- A quick glance at the number reveals a bevy of surprising outcomes in favor of the Knicks, with rebounding (40-33, including 12-7 on the offensive glass), limited turnovers (only 13, below their season average, and far below the 24 coughed up in Saturday’s crap fest); and pace-keeping shooting (49% to Miami’s 52%) being chief among them. Where Miami pulled away was A) from distance (9 treys to the ‘Bockers’ 5), and B) on the stripe (27 attempts to New York’s 19).
- The Heat scored nearly half (50/104) of their points in the paint. Why? Because they’re one of the most aggressive tin-ward driving team in recent memory, and their wings know how to pass on the run. What results is open shot after open shot, which — even when the slinger firing is known to be streaky — makes the odds much more favorable that they connect.
- As Tom Haberstroh pointed out yesterday, before Iman Shumpert’s tragic season-ending injury, Wade was actually scoring at a much higher clip with Shump on the floor than off. Which, OK. But I say go ahead and file that one under “misleading stats.” The Knicks missed Shumps intensity, aggressiveness, profuse sweat bordering on a thyroid issue, all of it — and on both ends of the floor. Now, with Amar’e poised to join the ranks of the fallen, the Knicks’ season is quickly morphing into some kind of twisted 21st century reenactment of the siege of the Alamo — the Fess Parker version, where Melo’s left swinging his rifle as wave after wave of freedom-hating Mexicans (the Heat…. work with me) storm at him bayonets-a-blazin’…. Maybe that’s why I have such awful issues with defeat: I spent half my childhood watching my heroes get murdered.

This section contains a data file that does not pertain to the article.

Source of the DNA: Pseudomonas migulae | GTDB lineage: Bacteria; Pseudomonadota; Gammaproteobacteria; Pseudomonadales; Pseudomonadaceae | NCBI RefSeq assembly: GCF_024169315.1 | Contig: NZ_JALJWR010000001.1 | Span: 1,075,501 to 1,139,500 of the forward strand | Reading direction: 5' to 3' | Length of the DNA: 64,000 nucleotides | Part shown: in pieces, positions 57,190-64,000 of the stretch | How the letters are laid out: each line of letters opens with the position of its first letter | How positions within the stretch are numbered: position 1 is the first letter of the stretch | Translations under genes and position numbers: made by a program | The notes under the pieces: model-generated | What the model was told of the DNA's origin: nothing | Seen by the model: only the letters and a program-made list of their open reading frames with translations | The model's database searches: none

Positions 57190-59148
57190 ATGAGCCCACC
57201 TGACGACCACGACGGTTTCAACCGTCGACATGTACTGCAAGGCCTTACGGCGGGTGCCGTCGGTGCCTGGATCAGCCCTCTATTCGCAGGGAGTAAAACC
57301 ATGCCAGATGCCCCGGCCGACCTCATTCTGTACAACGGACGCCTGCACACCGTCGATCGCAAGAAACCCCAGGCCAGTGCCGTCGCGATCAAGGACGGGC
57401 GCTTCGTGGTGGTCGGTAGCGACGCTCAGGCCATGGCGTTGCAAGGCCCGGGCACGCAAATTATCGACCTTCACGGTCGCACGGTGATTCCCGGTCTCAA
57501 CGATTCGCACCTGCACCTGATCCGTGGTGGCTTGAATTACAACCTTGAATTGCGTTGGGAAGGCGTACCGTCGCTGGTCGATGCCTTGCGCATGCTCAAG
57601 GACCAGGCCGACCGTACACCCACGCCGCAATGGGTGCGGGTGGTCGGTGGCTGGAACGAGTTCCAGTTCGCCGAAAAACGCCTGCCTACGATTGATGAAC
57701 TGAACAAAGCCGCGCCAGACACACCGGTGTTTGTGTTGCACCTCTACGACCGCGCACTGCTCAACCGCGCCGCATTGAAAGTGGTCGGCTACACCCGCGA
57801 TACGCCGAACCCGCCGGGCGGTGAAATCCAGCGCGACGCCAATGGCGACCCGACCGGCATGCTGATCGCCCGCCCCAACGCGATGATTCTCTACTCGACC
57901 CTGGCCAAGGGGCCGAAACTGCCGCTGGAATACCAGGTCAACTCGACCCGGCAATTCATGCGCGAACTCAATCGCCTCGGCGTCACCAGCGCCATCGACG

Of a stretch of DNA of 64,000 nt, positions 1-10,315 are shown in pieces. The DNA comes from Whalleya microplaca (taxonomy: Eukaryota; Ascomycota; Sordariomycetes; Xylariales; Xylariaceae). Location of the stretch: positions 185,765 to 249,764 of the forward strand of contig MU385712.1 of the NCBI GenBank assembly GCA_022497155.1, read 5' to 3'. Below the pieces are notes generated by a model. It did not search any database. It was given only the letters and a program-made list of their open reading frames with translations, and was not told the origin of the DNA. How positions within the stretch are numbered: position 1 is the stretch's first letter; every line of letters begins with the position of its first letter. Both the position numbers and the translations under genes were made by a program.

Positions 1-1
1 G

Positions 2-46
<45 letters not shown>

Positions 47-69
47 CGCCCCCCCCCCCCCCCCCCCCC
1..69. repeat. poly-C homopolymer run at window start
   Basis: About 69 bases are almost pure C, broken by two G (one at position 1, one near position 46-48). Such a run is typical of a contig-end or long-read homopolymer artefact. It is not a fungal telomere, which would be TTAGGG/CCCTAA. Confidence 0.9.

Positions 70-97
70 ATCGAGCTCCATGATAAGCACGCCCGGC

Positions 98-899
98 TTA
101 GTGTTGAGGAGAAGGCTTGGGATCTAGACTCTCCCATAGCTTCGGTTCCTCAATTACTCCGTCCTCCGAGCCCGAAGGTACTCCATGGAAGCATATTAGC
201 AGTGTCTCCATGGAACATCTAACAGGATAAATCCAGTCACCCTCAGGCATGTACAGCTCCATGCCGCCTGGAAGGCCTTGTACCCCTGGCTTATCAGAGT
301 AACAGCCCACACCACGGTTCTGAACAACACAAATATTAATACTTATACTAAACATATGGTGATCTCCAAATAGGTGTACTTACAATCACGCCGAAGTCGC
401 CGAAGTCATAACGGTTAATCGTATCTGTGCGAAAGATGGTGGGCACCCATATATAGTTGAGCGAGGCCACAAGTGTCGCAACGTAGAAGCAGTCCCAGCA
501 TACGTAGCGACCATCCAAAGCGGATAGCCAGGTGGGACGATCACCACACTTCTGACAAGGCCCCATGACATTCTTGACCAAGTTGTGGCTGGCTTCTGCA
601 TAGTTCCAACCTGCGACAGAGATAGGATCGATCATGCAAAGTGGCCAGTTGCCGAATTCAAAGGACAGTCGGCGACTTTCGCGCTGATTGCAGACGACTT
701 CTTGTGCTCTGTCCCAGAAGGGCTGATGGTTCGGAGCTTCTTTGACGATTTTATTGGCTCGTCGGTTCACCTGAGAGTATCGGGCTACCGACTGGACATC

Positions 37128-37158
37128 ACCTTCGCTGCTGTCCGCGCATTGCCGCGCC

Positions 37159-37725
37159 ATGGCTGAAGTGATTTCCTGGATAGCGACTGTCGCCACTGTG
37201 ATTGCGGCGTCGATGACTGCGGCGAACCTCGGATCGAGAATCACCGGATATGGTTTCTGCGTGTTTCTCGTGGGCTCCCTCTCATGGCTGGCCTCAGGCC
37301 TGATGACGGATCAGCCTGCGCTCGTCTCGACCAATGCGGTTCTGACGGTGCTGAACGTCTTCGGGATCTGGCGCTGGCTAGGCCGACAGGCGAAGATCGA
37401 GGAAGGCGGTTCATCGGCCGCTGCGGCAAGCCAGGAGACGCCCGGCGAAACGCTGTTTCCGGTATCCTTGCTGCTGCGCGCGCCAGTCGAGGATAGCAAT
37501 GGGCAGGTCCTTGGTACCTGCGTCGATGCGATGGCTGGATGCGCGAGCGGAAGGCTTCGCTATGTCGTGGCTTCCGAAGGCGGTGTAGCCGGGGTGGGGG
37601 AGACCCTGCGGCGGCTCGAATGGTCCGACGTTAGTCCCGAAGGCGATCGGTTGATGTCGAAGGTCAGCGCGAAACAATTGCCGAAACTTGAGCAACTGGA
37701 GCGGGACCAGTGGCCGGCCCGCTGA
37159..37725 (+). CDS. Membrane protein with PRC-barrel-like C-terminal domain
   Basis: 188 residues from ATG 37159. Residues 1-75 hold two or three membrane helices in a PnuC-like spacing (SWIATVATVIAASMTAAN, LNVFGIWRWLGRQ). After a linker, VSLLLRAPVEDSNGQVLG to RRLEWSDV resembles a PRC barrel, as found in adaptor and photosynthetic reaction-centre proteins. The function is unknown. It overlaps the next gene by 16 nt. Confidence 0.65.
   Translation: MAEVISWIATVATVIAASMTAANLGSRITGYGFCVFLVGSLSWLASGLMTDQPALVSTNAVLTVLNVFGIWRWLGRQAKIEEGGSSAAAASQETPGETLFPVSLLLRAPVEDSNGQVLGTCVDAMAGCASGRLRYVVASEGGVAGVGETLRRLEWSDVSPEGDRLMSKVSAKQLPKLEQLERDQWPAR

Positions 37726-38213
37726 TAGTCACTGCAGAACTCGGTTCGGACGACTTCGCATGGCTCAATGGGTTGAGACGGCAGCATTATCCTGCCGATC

- LATE BREAKING NEWS: Apparently Amar’e Stoudemire, upon entering the visitor’s locker room, punched a fire extinguisher and lacerated his hand. He’s been ruled out of Thursday’s game, and probably the rest of the series.
…. Now, I’m not a doctor. In fact, there are few people in the world I’d be less inclined to take medical advice from than myself. That being said, the following is a list of locker room fodder better suited to absorb the punch of you, six-time NBA All-Star power forward: Door of locker; door leading to locker room; door leading to bathroom; jersey on hanger; can of Tenactin; toilet head; toilet seat; face of Josh Harrellson; air; duffel bag; punching bag from training room; own balls; own face; own pectoral; pair of shoes; stream of shower water; carpeted floor.
When the going gets weird, the weird turn pro.
- It’s easy to delude oneself into believing that Stat’s sudden, blood-drenched departure means a return to the halcyon days of winning with Melo at the four. But that’s probably far too simplistic an answer. Miami has the bodies, the speed, the quickness, and — most of all — the communicative camaraderie, to figure out how to Make Melo work for his. Whether or not they can actually stop him is a question of a far different stripe — and if his 42-point Garden performance (whilst playing power forward, no less) is any indication, maybe they can’t. We hope they can’t. We pray they can’t, even, because that’s all we really have left, at this point.
Beyond his work for KnickerBlogger, Jim is a contributor to the New York Times Off the Dribble NBA blog, ESPN.com, and The Classical. He is currently working on a biography of Robert Silverman, titled "Clownin' and Astoundin.'" Follow him on Twitter @JPCavan.